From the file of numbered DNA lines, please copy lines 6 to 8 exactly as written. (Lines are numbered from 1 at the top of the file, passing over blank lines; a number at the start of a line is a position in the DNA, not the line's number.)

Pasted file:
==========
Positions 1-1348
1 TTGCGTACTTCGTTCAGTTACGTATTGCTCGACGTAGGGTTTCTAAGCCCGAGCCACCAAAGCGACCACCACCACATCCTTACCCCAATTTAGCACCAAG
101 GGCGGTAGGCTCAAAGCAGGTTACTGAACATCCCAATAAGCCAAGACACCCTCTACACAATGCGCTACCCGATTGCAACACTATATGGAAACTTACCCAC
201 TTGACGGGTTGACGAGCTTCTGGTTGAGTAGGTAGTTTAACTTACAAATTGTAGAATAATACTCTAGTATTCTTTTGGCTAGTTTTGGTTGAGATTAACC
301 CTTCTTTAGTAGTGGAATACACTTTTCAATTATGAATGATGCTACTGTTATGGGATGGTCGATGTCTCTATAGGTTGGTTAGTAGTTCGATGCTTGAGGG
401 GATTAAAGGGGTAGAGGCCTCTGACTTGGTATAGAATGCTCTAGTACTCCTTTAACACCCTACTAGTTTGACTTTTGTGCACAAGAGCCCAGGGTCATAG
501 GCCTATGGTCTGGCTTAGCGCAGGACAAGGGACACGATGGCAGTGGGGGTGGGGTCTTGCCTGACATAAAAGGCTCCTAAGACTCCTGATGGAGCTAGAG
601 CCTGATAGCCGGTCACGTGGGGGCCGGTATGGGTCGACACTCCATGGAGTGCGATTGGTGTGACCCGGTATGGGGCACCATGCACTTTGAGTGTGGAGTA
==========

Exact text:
401 GATTAAAGGGGTAGAGGCCTCTGACTTGGTATAGAATGCTCTAGTACTCCTTTAACACCCTACTAGTTTGACTTTTGTGCACAAGAGCCCAGGGTCATAG
501 GCCTATGGTCTGGCTTAGCGCAGGACAAGGGACACGATGGCAGTGGGGGTGGGGTCTTGCCTGACATAAAAGGCTCCTAAGACTCCTGATGGAGCTAGAG
601 CCTGATAGCCGGTCACGTGGGGGCCGGTATGGGTCGACACTCCATGGAGTGCGATTGGTGTGACCCGGTATGGGGCACCATGCACTTTGAGTGTGGAGTA